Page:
Lexington, Ky.—Aug. 12
Zacko Hardin had several things working against him going into the final round of the USEF Pony Jumper Championships. For one, it was the 12-year-old’s very first time competing at Pony Finals—the field was packed with veterans of the finals, some of them medalists from 2017. It was also his pony The Girl Next Door’s first time at the finals, and 2018 was the mare’s first year doing the pony jumpers.
But Hardin also had some really important things going in his favor—his 14-hand full Thoroughbred pony (the mare was a twin—you can read all about her history here) was a phenomenal jumper, and she had yet to touch a rail over the three-day championship.
“I was feeling the pressure because all of the other riders are all really good and most of them have come back from previous years,” Hardin said. “And I was the new kid going in with a pony that I’ve been riding since February. But we went in, and we had our first clean round the first day, and all of the pressure went away; I knew she would do really well here.”
Twelve clear fences later and Hardin found himself galloping through the timers to the delight of a rather large cheering section—he had about 10 friends in the stands decked out in “I’m With Zacko” shirts.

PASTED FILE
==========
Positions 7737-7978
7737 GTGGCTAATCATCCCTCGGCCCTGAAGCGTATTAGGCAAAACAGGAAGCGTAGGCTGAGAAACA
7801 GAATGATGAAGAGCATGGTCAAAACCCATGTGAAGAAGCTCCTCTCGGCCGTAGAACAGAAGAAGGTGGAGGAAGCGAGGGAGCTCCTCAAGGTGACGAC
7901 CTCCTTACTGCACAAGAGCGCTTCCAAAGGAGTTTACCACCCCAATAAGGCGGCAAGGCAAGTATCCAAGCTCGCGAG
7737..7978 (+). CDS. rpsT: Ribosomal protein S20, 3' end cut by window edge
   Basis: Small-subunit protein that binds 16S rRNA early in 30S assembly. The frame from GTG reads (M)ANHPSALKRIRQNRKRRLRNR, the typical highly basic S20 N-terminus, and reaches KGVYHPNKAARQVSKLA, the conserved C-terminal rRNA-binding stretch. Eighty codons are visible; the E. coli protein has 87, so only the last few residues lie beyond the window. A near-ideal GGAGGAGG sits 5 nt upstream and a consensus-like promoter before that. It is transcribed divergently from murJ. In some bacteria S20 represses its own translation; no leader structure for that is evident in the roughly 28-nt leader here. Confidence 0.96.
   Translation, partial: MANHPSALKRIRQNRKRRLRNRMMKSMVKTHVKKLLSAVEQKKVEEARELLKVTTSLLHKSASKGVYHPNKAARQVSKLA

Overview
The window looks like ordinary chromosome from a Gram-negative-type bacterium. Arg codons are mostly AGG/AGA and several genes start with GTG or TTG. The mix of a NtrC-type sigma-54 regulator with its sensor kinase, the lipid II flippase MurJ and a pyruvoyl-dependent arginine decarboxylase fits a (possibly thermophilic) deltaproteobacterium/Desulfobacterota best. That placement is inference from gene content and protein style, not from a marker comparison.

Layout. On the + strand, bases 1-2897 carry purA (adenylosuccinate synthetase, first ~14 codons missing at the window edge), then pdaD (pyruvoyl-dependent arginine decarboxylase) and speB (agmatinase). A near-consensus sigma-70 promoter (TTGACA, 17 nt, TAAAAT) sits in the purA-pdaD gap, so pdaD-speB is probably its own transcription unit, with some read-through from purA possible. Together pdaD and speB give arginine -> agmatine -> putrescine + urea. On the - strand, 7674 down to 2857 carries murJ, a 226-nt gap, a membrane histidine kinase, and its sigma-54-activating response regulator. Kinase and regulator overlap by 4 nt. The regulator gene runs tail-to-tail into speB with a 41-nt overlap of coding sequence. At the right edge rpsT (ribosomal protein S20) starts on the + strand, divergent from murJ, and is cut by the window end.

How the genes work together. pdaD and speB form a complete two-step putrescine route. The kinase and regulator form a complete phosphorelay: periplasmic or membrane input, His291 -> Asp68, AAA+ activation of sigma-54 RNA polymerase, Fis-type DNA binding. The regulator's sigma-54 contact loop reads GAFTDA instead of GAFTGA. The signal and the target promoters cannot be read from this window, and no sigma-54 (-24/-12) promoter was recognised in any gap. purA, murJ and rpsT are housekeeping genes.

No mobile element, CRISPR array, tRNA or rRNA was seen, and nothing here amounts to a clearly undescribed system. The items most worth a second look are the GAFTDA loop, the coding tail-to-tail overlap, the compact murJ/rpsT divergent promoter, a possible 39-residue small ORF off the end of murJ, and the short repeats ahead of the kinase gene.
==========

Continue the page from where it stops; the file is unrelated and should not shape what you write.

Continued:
“I’m so overwhelmed and excited; I honestly thought I was going to cry,” Hardin said. “Everything just felt great; I didn’t have a doubt about a distance to any jump, anything at all. I felt like it was the best round I’ve ever had on her.”
Missing a jump-off for gold by just two time faults was Sydney Flashman aboard Focalize Dew Drop. There was no disappointment on Flashman’s part for that finish, though.
“It feels amazing and unreal to win the silver. I’ve come here for the jumpers for two years, and the first year I stopped out in two of the four rounds,” Flashman said. “Last year and I came hoping to get over the triple, knowing that I wouldn’t. So this year it’s an amazing experience to have gone around and to have a pony that is so wonderful. I’m so lucky and overwhelmed right now.”
Taking the bronze was Taylor Brinsfield and Sprite. Both Flashman and Brinsfield are a testament to the perseverance this sport demands of riders.
“I am feeling amazing. Last year I didn’t get around during any of my rounds with my other pony,” Brinsfield said. “I retired; I fell, and I was eliminated. So after last year I found out about this other pony to lease, so I came here with her.
Don’t miss any of the Chronicle’s Pony Finals online coverage, with behind-the-scenes stories, lovely photos and more! Be sure you’re following along on social media as well, @chronofhorse on Facebook, Twitter and Instagram.